nadaezraturner
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Hi guys! a quick question (Edexcel A2)
I was copying down notes from different resources and I'm kinda confused by PCR. When does it take place?
1- Do we first cut the DNA sample obtained from, say, blood by restriction endonucleases and then use the cut fragment in PCR to make many copies of it (before gel electrophoresis)
OR
2- Do we use PCR after gel electrophoresis?

P.S. could someone please just say the process titles in order?
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flowerscat
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Hi

You would use PCR before gel electrophoresis (usually).

If someone voluntary donates their DNA (cheek swab), then you have enough cells to analyse the DNA without PCR.

If you are analysing DNA from fossils or from a crime scene, then there might not be enough DNA or some of the DNA might be of poor quality (fragmented). In this case, we would do PCR first, check it has worked by electrophoresis, then use the DNA for other techniques like fingerprinting, sequencing etc,

Electrophoresis is a method of determining
- how many fragments the DNA breaks into, if you cut it with a restriction enzyme
- checking if the PCR has worked -i.e. did you get a fragment of the right/expected size?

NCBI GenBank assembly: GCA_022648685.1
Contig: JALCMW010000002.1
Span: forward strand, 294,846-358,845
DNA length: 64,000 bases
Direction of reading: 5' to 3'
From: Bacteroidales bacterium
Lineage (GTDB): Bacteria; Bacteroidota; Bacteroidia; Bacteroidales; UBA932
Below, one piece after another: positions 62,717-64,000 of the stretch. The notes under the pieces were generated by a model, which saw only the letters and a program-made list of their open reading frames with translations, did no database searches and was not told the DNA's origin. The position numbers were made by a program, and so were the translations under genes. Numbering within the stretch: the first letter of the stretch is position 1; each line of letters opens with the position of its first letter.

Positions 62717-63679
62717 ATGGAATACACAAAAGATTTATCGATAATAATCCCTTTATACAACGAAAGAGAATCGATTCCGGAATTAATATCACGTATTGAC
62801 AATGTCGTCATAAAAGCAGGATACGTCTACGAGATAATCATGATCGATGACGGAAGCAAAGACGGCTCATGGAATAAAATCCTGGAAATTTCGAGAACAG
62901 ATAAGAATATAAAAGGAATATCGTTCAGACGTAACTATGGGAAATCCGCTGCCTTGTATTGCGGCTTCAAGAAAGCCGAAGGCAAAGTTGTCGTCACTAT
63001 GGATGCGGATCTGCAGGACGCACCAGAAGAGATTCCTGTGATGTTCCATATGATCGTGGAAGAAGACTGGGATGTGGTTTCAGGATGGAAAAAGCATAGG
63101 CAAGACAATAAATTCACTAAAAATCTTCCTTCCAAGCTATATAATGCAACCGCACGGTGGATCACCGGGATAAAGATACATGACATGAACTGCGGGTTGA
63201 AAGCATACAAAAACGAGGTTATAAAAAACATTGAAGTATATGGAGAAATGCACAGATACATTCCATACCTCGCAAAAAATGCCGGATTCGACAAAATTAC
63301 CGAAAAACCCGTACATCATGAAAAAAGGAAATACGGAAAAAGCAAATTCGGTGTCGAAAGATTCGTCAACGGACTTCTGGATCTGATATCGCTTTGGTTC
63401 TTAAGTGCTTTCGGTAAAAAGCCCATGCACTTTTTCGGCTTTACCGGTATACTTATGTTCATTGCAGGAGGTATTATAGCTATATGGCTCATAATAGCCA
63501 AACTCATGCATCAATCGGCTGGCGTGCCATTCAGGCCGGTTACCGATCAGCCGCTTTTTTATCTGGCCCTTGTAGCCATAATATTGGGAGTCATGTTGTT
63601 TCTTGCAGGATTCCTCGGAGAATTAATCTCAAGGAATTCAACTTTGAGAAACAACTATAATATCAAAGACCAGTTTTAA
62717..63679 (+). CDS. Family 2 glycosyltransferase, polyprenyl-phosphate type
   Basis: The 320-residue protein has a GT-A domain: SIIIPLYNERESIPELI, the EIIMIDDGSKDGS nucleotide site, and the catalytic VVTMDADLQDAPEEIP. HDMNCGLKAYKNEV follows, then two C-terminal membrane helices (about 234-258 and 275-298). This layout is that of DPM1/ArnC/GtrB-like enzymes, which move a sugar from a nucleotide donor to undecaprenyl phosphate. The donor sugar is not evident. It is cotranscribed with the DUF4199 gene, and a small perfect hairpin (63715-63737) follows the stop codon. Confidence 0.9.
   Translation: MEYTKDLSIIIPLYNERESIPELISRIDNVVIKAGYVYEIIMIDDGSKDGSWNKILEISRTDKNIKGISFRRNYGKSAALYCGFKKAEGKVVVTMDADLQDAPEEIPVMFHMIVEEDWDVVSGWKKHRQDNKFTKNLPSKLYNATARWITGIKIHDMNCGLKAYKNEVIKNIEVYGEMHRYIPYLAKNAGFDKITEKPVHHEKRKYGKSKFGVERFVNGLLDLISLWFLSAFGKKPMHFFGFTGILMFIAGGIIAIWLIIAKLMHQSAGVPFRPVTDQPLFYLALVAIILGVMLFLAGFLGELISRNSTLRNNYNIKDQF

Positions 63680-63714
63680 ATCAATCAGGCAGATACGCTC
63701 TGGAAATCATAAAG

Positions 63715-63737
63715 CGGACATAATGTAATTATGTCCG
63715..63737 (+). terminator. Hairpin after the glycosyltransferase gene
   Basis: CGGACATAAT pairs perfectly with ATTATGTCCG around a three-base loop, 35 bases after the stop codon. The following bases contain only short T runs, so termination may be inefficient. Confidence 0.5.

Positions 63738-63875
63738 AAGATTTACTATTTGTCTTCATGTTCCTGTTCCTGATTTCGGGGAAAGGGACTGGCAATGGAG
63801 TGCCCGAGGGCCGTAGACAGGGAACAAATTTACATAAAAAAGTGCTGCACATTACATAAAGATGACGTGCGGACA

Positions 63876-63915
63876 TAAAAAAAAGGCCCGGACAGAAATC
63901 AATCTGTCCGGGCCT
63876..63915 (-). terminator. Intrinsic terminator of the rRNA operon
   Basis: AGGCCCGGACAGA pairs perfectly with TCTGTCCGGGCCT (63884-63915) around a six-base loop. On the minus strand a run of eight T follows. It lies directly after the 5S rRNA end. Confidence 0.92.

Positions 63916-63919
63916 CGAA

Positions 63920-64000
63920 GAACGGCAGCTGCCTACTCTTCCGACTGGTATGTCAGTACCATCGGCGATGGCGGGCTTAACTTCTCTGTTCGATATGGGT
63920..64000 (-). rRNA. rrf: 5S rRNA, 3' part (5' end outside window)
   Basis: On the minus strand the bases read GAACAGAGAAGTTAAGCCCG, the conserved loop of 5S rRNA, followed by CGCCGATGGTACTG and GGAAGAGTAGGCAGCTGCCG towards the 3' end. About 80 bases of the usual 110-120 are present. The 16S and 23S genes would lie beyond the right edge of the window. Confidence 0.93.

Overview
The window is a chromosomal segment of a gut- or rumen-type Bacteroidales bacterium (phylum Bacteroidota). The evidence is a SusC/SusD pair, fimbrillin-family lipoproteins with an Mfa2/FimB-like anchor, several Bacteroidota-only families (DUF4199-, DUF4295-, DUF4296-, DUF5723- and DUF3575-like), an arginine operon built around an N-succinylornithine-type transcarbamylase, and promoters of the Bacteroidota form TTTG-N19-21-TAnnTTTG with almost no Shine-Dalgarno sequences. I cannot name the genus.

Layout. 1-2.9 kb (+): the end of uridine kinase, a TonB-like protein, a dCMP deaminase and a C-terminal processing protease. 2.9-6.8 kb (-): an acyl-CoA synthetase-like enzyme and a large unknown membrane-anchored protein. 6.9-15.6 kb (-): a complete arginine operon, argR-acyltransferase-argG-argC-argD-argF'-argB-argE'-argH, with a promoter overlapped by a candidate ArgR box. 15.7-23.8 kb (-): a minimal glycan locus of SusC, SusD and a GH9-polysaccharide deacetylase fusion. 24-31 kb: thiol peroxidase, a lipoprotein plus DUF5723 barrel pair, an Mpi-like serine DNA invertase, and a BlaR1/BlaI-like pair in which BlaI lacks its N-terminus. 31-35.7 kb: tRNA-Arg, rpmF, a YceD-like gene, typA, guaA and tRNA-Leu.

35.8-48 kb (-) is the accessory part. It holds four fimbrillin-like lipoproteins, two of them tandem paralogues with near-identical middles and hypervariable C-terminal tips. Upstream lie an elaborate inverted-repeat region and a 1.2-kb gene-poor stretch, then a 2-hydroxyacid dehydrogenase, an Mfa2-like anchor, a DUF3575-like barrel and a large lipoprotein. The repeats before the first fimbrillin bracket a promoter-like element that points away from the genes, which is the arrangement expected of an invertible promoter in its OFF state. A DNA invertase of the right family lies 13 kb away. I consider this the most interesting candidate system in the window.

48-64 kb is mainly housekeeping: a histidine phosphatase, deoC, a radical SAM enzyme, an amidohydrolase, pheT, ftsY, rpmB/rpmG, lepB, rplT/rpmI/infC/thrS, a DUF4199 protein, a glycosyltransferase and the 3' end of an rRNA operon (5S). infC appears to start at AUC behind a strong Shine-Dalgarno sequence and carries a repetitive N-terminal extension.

Electrophoresis need not always follow PCR, and vice versa.

In some rare instances, we would cut the DNA sample with restriction enzymes, run on a gel to separate the fragments, then cut out the desired band, and use it in PCR to get many copies of the DNA that were present in the band. This is usually done when we know the exact size of the gene/allele we are trying to amplify, and we know it appears as a band of certain length when we run it on the gel.

Hope this helps.
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Asklepios
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(Original post by nadaezraturner)
Hi guys! a quick question (Edexcel A2)
I was copying down notes from different resources and I'm kinda confused by PCR. When does it take place?
1- Do we first cut the DNA sample obtained from, say, blood by restriction endonucleases and then use the cut fragment in PCR to make many copies of it (before gel electrophoresis)
OR
2- Do we use PCR after gel electrophoresis?

P.S. could someone please just say the process titles in order?
Your confusion probably comes from not fully understanding what these techniques are.

PCR amplifies DNA, but more importantly only amplifies a gene/sequence of interest (between the two primers). Gel electrophoresis is used after PCR to see if the gene is there or not (if it wasn't there would be no PCR product) and how many base-pairs long it is.

There's different ways to visualise DNA on a gel. You can use a stain that just stains DNA in general (e.g. SYBR green). In this case you would have to do PCR before if you're using genomic DNA otherwise you'd just get a big smear!

Another solution is to only stain the DNA of interest so you don't necessarily need to do PCR before. This uses a short piece of ssDNA complementary to a small sequence of interest, called a probe. And the technique is called a Southern blot in case you want to look it up. This is usually after a restriction enzyme digest. Restriction enzymes cut at specific sequences, and we can look for alleles that are highly variable between individual as they'll have a different restriction digest pattern.


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